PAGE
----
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It was established in 1890 by Victor Carroll Squier in Battle Creek, Michigan. By 1975, Squier became defunct as a manufacturer and a brand name for strings, as Fender opted to market its strings under the Fender brand name. Squier Company manufactured strings for violins, banjos, and guitars.In 1982, the Squier brand was reactivated by Fender to become its brand for lower priced versions of Fender guitars. S.-trained violin makers and is often referred to as "the American Stradivarius." Victor returned to Battle Creek, where he opened his own shop in 1890. With a limited market for violins in Battle Creek, however, Squier astutely sought relationships with national music schools and famous violinists.Squier guitars have been manufactured in Japan, Korea, Mexico, India, Indonesia, China, and the United States. As his business grew, Squier moved the company to 429 Lake Ave. Up to 1900, the best violin strings were made in Europe.Jerome Bonaparte Squier, a young English immigrant who arrived in Battle Creek, Michigan, in the latter part of the 19th century, was a farmer and shoemaker who had learned the fine European art of violin making. Victor Squier started making his own hand-wound violin strings, and the business grew so quickly that he and his employees improvised a dramatic production increase by converting a treadle sewing machine into a string winder capable of producing 1,000 uniformly high-quality strings per day.He moved to Boston in 1881, where he built and repaired violins with his son, Victor Carroll Squier. Squier violin strings, banjo strings and guitar strings became well known nationwide and were especially popular among students because of their reasonable price. Squier Company in early 1965, shortly before Fender itself was acquired by CBS in May of the same year.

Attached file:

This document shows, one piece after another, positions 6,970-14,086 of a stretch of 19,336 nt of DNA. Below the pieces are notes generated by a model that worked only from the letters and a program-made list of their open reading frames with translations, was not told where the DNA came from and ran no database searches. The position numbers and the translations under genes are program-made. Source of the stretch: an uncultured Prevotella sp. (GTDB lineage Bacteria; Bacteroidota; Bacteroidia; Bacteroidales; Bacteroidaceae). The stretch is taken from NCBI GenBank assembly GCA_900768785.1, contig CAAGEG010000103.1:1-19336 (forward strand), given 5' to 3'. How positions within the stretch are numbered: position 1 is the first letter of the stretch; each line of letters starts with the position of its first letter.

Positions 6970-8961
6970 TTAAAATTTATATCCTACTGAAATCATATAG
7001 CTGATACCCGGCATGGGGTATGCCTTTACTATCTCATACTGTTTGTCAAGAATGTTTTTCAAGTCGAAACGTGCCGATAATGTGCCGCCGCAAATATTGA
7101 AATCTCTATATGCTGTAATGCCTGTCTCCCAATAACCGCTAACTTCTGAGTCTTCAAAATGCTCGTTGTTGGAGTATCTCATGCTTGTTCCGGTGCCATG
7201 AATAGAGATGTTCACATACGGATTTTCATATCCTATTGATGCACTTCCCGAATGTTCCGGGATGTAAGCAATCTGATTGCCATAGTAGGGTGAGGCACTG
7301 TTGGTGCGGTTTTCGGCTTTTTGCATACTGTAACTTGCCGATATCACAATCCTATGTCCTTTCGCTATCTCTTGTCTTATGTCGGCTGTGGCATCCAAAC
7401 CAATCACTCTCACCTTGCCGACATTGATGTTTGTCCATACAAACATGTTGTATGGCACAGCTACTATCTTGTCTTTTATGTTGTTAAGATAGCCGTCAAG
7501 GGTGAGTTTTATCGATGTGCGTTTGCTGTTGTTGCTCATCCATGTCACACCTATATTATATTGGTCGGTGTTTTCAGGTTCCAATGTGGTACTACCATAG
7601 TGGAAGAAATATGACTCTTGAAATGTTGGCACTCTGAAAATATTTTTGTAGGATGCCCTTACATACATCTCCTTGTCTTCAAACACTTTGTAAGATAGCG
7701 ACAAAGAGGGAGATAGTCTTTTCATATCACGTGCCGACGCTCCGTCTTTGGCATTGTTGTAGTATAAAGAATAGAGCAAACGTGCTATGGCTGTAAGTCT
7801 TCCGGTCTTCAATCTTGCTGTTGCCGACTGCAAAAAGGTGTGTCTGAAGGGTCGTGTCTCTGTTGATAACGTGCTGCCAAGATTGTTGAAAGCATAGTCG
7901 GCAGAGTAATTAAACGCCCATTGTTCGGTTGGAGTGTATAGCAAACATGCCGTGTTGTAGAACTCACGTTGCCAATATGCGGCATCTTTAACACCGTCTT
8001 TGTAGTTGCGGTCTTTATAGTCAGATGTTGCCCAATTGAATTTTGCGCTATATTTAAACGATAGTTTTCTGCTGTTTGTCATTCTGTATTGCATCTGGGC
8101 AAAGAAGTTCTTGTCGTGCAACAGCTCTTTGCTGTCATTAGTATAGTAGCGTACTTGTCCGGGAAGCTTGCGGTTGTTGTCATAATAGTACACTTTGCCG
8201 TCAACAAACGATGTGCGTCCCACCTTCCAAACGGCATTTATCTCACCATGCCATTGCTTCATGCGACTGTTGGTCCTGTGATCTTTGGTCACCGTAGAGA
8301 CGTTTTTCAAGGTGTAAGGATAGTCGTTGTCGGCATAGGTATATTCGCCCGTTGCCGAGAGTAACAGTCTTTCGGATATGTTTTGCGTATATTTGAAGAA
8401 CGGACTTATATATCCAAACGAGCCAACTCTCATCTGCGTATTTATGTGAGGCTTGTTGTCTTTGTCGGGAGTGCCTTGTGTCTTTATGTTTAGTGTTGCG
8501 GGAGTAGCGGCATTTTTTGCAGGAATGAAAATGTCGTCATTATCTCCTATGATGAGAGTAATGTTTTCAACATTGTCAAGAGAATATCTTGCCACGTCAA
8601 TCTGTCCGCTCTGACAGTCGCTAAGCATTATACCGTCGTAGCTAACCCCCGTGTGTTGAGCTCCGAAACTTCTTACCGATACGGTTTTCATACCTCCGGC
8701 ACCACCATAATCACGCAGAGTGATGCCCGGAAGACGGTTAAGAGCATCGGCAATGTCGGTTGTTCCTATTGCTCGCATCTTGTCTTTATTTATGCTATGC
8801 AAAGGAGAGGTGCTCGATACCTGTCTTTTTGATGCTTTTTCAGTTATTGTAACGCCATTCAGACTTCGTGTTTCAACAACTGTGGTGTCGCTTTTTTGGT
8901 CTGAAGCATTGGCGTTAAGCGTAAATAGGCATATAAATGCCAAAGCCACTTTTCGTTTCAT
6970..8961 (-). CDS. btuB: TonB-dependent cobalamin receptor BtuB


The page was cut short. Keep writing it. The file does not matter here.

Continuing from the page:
In the late 1970s and early 1980s Fender was facing competition from lower priced Japanese made guitars.The higher priced Fender guitars were made in the United States and could not compete with the lower prices of Japanese made Fender copies.In the early 1980s, Japanese labor and production costs were much lower than in America and to compete with the Japanese made guitars, Fender moved the lower priced Fender guitar production from America to Japan.Fender was also losing sales in Japan to Japanese guitar brands such as Tōkai, Greco and Fernandes and the establishment of Fender Japan would benefit Fender sales in Japan, as well as overseas.